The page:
The Bundesliga are aiming to become the first major European league to resume action – with a return set for early May amid the coronavirus outbreak.
All 18 teams in the German top flight have recommenced training, while following health guidelines.
And the Bundesliga’s chief executive officer Christian Seifert told the New York Times that action is set to get back underway at all 36 stadiums in Germany’s top two tiers.
The remaining nine fixtures will be completed by the end of June… before the Premier League is likely to have gotten back underway at all.
But there will be no fans in the stadiums, with German football’s return to be a television only event.
Seifert confirmed that matches are set to remain behind closed doors for the duration of 2020.
Germany has the fifth-highest number of confirmed coronavirus cases in the world, with over 107,000 to date.
But their survival rate has been the highest on the planet, as they possess the best testing resources.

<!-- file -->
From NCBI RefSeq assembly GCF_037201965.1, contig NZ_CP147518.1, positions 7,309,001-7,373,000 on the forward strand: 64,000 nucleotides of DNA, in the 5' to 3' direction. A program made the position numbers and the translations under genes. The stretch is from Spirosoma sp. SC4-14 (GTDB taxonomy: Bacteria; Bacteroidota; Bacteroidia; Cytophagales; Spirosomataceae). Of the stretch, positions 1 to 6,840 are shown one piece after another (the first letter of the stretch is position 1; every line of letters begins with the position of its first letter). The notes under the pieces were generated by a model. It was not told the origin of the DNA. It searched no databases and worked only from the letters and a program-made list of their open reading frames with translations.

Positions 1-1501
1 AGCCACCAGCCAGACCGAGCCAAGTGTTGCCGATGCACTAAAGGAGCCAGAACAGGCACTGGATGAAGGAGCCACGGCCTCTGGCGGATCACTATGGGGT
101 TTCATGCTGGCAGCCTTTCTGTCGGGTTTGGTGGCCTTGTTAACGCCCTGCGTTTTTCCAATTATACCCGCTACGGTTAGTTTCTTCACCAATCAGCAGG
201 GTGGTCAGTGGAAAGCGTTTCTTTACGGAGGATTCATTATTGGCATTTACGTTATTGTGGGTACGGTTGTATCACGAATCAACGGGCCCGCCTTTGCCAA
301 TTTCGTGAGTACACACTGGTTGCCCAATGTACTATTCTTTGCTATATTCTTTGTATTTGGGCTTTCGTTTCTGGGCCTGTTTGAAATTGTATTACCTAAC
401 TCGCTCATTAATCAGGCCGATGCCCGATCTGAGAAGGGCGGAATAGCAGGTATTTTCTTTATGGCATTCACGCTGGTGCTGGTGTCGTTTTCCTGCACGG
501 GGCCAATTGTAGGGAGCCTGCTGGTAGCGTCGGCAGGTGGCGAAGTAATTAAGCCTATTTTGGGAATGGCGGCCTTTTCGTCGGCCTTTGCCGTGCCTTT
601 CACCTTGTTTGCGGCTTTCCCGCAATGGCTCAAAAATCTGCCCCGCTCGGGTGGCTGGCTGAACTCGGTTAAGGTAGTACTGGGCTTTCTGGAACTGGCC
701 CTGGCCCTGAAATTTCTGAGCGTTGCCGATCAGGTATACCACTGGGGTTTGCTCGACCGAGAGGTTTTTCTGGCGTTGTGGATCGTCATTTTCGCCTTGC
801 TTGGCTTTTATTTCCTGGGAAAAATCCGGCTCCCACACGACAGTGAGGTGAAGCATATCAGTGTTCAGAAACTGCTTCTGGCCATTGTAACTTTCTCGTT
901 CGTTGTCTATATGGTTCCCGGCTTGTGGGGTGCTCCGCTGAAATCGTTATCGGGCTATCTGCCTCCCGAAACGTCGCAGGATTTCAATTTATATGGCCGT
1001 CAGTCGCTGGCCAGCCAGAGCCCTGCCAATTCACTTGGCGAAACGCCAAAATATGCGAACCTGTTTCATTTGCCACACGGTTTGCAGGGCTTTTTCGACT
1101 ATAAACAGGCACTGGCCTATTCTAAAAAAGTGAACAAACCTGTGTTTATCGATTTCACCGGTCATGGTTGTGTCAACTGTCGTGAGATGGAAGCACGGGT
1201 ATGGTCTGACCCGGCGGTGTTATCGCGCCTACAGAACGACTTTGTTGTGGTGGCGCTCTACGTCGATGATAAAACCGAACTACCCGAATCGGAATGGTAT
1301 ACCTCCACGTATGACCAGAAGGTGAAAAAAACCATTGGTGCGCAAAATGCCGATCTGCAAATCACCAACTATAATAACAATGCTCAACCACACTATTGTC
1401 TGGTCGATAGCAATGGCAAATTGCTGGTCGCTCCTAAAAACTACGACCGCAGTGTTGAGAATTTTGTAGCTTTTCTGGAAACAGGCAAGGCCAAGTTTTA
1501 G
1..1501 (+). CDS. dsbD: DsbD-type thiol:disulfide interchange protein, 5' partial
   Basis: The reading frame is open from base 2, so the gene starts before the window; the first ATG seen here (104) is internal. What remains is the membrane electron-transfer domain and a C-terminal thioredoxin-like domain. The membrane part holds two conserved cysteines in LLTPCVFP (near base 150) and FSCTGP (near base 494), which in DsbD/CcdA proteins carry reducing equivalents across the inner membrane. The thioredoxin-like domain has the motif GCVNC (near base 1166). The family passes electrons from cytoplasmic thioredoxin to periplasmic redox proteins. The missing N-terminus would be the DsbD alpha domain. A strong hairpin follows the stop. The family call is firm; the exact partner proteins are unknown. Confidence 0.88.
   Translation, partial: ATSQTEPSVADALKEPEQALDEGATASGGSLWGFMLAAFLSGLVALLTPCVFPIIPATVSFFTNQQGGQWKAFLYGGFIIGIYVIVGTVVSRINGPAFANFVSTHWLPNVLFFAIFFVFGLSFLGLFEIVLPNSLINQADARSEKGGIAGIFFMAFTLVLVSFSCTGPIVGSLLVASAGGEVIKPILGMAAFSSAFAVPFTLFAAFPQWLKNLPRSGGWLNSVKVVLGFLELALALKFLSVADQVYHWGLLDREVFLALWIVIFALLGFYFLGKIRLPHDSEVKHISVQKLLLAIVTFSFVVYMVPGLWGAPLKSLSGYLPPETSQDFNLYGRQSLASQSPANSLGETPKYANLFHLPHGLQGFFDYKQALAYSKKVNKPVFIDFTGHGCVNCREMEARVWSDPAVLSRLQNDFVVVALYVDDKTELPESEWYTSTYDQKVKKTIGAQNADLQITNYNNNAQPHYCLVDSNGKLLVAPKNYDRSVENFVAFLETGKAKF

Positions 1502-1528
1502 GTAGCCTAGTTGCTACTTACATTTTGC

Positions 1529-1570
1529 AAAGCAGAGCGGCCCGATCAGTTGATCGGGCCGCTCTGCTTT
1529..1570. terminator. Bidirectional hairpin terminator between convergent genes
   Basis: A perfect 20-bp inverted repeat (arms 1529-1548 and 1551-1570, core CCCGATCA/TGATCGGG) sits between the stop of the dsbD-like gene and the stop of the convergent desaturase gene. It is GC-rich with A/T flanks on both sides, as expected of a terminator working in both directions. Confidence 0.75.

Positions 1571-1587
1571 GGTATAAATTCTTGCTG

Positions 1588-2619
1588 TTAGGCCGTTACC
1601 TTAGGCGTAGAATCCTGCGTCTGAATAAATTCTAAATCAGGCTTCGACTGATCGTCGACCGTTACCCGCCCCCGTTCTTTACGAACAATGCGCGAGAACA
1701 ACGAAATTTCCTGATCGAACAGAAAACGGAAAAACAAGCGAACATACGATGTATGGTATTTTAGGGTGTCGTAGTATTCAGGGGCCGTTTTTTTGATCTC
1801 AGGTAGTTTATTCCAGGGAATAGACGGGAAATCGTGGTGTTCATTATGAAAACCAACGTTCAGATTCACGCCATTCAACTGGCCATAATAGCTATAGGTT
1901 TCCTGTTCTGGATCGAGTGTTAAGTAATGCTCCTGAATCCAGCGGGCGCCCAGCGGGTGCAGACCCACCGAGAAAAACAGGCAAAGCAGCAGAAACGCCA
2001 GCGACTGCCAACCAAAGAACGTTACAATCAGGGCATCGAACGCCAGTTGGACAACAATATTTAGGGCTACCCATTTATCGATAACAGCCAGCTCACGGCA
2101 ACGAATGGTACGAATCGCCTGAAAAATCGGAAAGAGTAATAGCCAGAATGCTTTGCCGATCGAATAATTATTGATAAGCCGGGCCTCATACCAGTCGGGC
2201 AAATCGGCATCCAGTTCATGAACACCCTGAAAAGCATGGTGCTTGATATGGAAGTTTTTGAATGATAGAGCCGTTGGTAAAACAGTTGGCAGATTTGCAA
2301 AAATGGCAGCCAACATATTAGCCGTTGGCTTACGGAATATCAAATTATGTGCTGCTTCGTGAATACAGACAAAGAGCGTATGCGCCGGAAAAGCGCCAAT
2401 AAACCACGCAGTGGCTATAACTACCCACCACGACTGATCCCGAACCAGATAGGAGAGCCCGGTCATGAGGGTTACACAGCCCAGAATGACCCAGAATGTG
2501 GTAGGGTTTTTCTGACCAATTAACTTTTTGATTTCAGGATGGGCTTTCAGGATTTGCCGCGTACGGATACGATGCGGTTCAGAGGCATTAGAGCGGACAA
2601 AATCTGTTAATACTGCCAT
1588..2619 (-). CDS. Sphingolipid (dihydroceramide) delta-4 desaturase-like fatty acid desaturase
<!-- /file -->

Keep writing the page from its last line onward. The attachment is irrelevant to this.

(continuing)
This means that football could safely resume without placing extra burden on the healthcare system.
“It won’t be the case that one doctor or one nurse that is really relevant for the system cannot be tested because football players have to be tested,” Seifert said.
“The concept is to give certainty to players, to their families and to society as well.”
It is predicted that around 240 people will be required for each match.
This includes players, coaching staff, medical staff, match officials and production staff.
Regulations are being set to ensure that game days go smoothly and that training can be conducted in a hygienic way – as well as the measures to be taken if a player was to contract Covid-19.
Much has been made of the financial burden that football’s suspension is having on many clubs worldwide, with Seifert at pains to stress how important the resumption would be for clubs “fighting to survive”.
The German football chief has also predicted that the transfer window will “collapse” this summer.
He continued: “In the short term I would say the transfer market this summer will not exist, it will collapse.
“Some agents will suddenly understand that they will have to work hard, or at least work; some leagues will understand that money is nothing that is coming automatically every month from heaven.”